These qualities however, are not a requirement. The show is interested in anyone with a great personality and a willingness to share their life with the world. Most of all, producers are looking for “surprising and unusual life stories that have yet to be told on television.”
Applicants are asked to bring a recent picture of themselves (which will not be returned) and photo ID. You must be age 20 or older, and appear to be between the ages of 20 and 24. For those who cannot attend the open call, applications are being accepted via email. Visit www.bunim-murray.com/rwcastig for complete details on how to apply.
With the seasonal splendor of the “people’s house” of full display, HGTV’s popular coverage of the “White House Christmas 2011” returns on Sunday, December 11 at 8 p.m.
Designer Genevieve Gorder will offer viewers an insider’s look at how more than 130 volunteers work with the White House staff to implement this year’s décor theme, “Shine, Give, Share,” as well as an exclusive look at the decorations in the official residence of Vice President Joe Biden.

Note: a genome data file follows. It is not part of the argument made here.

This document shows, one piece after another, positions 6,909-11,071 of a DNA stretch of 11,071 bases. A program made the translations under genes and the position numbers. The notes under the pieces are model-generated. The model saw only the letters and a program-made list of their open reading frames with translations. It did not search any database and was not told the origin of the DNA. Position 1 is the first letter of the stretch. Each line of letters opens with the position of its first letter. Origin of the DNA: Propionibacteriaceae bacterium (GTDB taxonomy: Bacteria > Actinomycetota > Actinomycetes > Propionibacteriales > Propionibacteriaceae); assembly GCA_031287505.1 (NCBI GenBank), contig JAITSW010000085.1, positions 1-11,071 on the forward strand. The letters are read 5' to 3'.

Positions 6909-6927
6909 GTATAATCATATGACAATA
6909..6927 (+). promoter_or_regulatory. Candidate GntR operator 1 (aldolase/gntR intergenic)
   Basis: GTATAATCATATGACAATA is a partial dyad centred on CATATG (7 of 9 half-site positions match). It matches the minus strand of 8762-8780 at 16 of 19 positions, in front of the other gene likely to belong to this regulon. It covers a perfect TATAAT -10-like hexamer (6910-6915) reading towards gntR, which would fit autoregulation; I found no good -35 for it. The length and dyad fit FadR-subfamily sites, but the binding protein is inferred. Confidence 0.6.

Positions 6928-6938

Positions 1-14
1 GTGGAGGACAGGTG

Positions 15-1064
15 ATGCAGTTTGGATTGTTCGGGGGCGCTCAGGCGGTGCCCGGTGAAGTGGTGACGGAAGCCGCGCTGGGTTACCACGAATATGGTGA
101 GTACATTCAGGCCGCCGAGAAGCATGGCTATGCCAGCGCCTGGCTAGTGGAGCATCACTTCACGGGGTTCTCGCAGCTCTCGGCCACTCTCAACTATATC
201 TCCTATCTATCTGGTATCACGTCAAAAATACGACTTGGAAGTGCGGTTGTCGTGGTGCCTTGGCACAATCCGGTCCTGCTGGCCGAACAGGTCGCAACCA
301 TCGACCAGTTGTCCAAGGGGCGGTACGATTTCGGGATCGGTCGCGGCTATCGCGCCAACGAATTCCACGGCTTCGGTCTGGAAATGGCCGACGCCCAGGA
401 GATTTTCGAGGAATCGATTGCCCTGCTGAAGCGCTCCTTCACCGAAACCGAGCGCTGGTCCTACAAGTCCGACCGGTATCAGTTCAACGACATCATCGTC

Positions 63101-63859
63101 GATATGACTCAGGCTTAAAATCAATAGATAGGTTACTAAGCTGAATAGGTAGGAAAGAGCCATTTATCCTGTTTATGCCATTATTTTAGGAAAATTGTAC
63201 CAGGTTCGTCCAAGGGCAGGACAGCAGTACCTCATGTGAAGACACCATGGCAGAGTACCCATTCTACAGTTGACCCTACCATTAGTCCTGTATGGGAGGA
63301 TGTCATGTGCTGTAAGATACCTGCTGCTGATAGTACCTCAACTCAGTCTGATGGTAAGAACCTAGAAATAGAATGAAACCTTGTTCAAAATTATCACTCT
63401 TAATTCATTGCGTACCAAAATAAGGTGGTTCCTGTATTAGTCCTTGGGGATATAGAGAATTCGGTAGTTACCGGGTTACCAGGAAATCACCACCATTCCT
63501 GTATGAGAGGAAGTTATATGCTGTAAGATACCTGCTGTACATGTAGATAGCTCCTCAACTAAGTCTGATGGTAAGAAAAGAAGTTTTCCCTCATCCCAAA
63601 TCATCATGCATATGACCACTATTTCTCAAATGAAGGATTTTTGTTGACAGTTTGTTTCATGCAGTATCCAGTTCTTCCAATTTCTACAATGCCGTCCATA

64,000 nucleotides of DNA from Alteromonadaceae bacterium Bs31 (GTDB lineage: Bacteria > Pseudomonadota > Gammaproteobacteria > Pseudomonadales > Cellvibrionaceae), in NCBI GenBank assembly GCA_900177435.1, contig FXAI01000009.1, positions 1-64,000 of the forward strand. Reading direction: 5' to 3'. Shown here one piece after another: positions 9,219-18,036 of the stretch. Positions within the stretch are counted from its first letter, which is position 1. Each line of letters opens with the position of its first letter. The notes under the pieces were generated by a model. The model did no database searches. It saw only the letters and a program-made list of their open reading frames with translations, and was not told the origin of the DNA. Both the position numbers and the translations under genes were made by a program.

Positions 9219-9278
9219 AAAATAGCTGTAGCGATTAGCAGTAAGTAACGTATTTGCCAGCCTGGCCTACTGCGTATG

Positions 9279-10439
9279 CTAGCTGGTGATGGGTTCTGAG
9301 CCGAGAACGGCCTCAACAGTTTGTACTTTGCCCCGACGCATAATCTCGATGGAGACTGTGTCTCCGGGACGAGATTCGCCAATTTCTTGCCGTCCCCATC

“HGTV is privileged to continue its longtime tradition of sharing the special holiday décor and festivities of the White House with the American people,” said Freddy James, senior vice president, program development and production, HGTV.
HGTV fans who have enjoyed seeing the holiday traditions at the White House come to life for more than 12 years, will be “inspired” by the tour of the 2011 décor and festivities. According to the network, the one-hour special features President Barack Obama and his family lighting the National Christmas Tree and highlights the work of 136 volunteers as they adorn the White House in only a few days.
During the special, Gorder chats with volunteers and White House staff about how they interpreted the décor theme. Many of this year’s decorations feature “First Dog” Bo, including a life-size replica and additional miniature figurines interwoven throughout the majestic mansion. Also, new this year is a Gold Star tree, designed to honor the service men and women who have fallen while serving in Iraq and Afghanistan. In the kitchen, Executive Chef Cris Comerford showcases the holiday menu, while Executive Pastry Chef Bill Yosses displays a magnificent white chocolate replica of the White House and other holiday pastries.